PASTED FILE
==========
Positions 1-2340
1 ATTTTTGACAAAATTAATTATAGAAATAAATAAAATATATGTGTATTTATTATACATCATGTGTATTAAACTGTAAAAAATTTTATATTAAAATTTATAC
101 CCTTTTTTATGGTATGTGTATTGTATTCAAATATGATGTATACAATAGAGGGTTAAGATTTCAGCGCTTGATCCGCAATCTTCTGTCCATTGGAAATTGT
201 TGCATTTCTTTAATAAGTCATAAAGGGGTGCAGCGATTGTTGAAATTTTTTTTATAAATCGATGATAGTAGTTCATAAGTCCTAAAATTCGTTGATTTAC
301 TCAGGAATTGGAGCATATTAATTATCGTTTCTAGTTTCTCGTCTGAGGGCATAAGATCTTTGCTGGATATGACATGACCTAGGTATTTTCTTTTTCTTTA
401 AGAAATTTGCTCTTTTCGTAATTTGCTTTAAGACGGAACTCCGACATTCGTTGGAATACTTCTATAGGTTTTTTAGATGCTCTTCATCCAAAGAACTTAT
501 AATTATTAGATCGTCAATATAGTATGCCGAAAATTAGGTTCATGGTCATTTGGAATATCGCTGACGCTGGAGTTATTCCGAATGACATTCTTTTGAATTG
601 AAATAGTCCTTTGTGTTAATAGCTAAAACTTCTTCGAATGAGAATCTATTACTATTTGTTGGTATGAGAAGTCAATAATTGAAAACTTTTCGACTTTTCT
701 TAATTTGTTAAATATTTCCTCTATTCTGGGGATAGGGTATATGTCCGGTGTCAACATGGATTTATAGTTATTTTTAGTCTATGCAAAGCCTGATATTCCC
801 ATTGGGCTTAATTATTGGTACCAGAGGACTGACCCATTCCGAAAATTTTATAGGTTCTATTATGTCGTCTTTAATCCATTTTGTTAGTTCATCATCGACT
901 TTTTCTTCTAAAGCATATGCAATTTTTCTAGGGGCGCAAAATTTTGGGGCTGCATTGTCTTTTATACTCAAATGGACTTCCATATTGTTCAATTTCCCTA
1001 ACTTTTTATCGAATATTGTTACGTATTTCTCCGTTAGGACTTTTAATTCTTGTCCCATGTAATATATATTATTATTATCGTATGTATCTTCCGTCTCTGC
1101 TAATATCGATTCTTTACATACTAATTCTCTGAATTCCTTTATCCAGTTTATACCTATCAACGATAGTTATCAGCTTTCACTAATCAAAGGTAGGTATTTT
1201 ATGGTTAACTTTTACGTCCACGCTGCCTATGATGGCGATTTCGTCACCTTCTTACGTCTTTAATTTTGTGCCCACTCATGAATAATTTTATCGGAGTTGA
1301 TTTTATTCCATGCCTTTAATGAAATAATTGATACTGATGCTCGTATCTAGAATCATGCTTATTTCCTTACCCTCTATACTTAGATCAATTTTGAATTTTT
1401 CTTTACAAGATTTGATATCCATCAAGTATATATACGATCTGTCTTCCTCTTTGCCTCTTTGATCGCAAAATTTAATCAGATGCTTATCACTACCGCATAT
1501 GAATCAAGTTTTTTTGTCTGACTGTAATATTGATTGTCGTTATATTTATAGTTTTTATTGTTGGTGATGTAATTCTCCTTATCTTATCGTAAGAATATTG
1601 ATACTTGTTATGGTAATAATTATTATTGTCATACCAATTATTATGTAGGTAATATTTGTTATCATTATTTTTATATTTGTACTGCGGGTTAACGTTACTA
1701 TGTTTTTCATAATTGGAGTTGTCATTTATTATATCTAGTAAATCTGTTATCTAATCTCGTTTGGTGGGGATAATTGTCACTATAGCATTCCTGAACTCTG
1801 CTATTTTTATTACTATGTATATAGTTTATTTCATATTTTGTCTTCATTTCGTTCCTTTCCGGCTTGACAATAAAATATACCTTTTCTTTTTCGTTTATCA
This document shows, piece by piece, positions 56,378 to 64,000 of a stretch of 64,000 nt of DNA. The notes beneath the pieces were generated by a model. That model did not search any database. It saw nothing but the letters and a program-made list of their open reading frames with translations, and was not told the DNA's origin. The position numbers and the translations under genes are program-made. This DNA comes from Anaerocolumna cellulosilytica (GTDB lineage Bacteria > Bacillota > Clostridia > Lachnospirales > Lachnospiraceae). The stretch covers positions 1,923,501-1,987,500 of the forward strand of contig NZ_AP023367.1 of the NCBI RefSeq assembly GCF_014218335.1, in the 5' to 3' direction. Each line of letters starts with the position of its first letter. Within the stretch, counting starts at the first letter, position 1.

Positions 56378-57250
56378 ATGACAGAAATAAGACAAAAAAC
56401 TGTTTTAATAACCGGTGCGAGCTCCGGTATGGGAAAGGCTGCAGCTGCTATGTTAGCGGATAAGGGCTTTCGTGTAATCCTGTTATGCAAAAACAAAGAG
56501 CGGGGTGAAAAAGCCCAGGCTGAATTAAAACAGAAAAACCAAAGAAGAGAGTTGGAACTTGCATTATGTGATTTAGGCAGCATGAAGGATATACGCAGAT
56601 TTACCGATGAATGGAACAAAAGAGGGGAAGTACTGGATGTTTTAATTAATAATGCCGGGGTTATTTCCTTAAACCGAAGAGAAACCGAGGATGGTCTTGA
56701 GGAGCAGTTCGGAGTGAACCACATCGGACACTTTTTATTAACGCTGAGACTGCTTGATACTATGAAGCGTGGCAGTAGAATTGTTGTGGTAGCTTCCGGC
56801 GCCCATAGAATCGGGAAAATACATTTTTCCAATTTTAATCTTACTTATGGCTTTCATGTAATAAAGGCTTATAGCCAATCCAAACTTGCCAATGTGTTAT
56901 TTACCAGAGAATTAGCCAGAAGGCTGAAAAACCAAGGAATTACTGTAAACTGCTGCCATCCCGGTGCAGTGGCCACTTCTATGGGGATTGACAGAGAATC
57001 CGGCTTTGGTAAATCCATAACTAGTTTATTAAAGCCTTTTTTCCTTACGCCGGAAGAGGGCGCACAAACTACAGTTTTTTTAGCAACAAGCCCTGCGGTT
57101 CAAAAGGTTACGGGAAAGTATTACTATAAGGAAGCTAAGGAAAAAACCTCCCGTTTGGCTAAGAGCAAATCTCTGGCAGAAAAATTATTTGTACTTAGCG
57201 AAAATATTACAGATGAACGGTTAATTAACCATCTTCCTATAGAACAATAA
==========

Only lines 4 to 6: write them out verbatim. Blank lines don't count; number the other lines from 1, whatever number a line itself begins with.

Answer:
201 TGCATTTCTTTAATAAGTCATAAAGGGGTGCAGCGATTGTTGAAATTTTTTTTATAAATCGATGATAGTAGTTCATAAGTCCTAAAATTCGTTGATTTAC
301 TCAGGAATTGGAGCATATTAATTATCGTTTCTAGTTTCTCGTCTGAGGGCATAAGATCTTTGCTGGATATGACATGACCTAGGTATTTTCTTTTTCTTTA
401 AGAAATTTGCTCTTTTCGTAATTTGCTTTAAGACGGAACTCCGACATTCGTTGGAATACTTCTATAGGTTTTTTAGATGCTCTTCATCCAAAGAACTTAT